Global Updates on Nuclear Bar Treaty
December 22, 2018
Basel Peace Office
In this update we report on US Congress and other parliamentary actions in response to US President Trump's announcement of intent to withdraw from the Intermediate Nuclear Forces (INF) Treaty, and on the decision of the Australian Labor Party to give conditional support to the Treaty on the Prohibition of Nuclear Weapons (Ban Treaty).
US Congress action on Ban Treaty.
Australian Labor Party Gives qualified Support
Basel Peace Office
(December 18, 2018) -- In this update we report on US Congress and other parliamentary actions in response to US President Trump's announcement of intent to withdraw from the Intermediate Nuclear Forces (INF) Treaty, and on the decision of the Australian Labor Party to give conditional support to the Treaty on the Prohibition of Nuclear Weapons (Ban Treaty).
Australian Labor Party gives
qualified support for the Ban Treaty
The Australian Labor Party (currently the main opposition party) adopted a motion at its national conference yesterday giving qualified support to the Treaty on the Prohibition of Nuclear Weapons (TPNW ---or Ban Treaty), an international agreement negotiated in 2017 by non-nuclear States, but opposed by the Australian government and all the nuclear armed and allied States.
The motion provides that a Labor government would sign and ratify the TPNW subject to a number of considerations or conditions, including the need for an effective verification and enforcement architecture for the treaty, along with positive interaction between the Ban Treaty and the Non-Proliferation Treaty, and progress toward universal support for the Ban Treaty.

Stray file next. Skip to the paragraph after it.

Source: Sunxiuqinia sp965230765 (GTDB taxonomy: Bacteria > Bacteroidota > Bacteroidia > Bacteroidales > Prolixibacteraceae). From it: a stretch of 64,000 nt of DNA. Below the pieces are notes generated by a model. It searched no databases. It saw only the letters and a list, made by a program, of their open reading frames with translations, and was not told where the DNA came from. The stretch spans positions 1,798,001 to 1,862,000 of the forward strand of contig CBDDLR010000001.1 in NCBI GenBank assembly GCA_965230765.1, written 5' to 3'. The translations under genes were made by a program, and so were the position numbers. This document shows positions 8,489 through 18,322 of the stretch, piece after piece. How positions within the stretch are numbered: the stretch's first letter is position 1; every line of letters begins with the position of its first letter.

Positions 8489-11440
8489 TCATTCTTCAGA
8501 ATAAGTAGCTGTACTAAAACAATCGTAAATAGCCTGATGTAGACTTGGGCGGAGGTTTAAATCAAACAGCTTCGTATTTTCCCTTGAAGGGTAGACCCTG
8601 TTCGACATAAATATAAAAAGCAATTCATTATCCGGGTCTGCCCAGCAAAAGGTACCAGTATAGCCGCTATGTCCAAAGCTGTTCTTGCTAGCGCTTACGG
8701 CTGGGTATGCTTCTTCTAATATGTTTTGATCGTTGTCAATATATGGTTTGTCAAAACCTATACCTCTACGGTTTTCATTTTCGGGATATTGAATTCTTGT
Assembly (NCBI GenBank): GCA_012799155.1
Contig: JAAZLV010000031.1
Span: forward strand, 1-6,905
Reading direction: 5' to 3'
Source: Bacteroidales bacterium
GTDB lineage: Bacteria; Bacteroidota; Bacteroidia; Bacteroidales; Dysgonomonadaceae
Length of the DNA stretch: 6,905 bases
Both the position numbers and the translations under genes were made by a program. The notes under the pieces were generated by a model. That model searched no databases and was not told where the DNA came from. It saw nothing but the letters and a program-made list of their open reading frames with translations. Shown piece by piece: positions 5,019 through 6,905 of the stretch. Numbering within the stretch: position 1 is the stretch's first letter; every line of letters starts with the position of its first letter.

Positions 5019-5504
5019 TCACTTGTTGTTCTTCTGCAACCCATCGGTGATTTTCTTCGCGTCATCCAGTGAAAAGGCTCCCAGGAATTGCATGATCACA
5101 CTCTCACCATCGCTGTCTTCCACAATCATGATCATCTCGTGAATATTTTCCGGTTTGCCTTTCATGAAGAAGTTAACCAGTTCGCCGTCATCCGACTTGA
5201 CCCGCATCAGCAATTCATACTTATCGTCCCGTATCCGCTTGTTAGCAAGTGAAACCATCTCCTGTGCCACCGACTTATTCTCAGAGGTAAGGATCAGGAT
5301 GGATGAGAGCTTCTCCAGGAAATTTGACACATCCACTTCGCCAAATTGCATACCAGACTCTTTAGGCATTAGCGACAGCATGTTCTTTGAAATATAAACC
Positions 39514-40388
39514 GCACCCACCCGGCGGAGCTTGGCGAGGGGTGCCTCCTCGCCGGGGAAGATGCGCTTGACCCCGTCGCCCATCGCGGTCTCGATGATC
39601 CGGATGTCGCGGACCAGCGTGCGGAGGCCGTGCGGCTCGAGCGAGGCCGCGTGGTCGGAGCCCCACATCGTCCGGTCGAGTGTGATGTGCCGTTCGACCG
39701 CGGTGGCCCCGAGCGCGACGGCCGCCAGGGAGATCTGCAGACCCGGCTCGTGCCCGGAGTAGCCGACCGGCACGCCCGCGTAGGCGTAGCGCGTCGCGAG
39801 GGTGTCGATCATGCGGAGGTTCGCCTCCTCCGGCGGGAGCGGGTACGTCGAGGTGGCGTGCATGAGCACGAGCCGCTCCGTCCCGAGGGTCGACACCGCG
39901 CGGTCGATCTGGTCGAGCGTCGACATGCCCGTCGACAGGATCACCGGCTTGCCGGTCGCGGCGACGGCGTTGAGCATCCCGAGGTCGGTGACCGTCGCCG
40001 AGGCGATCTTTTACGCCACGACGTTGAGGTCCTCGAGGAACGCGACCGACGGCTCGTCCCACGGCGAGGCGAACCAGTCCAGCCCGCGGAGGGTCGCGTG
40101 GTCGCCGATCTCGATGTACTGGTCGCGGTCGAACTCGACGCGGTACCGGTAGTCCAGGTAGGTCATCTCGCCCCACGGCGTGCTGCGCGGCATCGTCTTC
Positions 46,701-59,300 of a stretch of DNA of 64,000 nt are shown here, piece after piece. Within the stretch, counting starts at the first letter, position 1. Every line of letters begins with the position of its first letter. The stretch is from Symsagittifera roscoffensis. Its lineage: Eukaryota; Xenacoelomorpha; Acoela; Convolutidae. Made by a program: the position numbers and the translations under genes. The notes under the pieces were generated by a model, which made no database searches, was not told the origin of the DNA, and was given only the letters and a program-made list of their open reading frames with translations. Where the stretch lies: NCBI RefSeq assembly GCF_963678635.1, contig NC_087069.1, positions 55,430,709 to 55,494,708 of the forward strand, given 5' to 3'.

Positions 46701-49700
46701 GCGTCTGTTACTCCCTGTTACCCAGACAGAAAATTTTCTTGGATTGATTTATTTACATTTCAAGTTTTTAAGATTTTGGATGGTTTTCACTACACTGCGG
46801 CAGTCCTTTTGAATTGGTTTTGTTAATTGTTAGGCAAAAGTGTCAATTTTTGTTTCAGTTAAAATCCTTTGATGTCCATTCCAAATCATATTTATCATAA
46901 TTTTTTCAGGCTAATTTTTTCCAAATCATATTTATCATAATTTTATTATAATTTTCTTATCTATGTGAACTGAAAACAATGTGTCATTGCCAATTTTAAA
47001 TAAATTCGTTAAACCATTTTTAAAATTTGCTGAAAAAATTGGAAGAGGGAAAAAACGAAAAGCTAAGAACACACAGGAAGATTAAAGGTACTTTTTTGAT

The proposal to support the TPNW was submitted by Anthony Albanese MP, Member of Parliamentarians for Nuclear Non-proliferation and Disarmament (PNND).
The resulting motion is a compromise between those in the Labor Party who support unconditional support for the TPNW, and others including Labor leader Bill Shorten and Labor Senate leader Penny Wong who are critical of the TPNW as counter-productive to efforts to move nuclear armed States to undertake nuclear risk-reduction and disarmament measures, and their concerns that ratifying the TPNW might be incompatible with Australian military cooperation with the United States, in particular the Joint Defence Facility at Pine Gap in Australia.
Some analysts say the conditions on signing the TPNW would likely prevent the party from following through with such a move if elected.
"The resolution lays out a set of pragmatic conditions that will have to be met before a future Labor government can consider signing the ban treaty," US Studies Centre foreign policy director Ashley Townshend said. "These will be very difficult to achieve, given the treaty's many defects, making it unlikely a future Labor government will sign up."
See Labor's nuclear ban treaty move a self-defeating face-saver, The Australian.
US Withdrawal from the INF Treaty
On October 20, 2018, US President Trump announced his intent to withdraw the United States from the Intermediate-Range Nuclear Forces Treaty (INF Treaty), an historic agreement reached in 1987 between the United States and the Soviet Union to eliminate all of their nuclear and conventional ground-launched ballistic and cruise missiles with ranges of 500 to 5,500 kilometres, and to utilize extensive on-site inspections for verification of the agreement.
The US decision follows a years-long US-Russian dispute about whether each side is violating the treaty.
The US alleges that Moscow has developed and deployed a prohibited missile, a ground-launched cruise missile (GLCM) having a range prohibited under the INF Treaty. The US administration has also expressed concern that China, which is not a party to the INF Treaty, is gaining a military advantage in East Asia by deploying large numbers of treaty non-compliant missiles.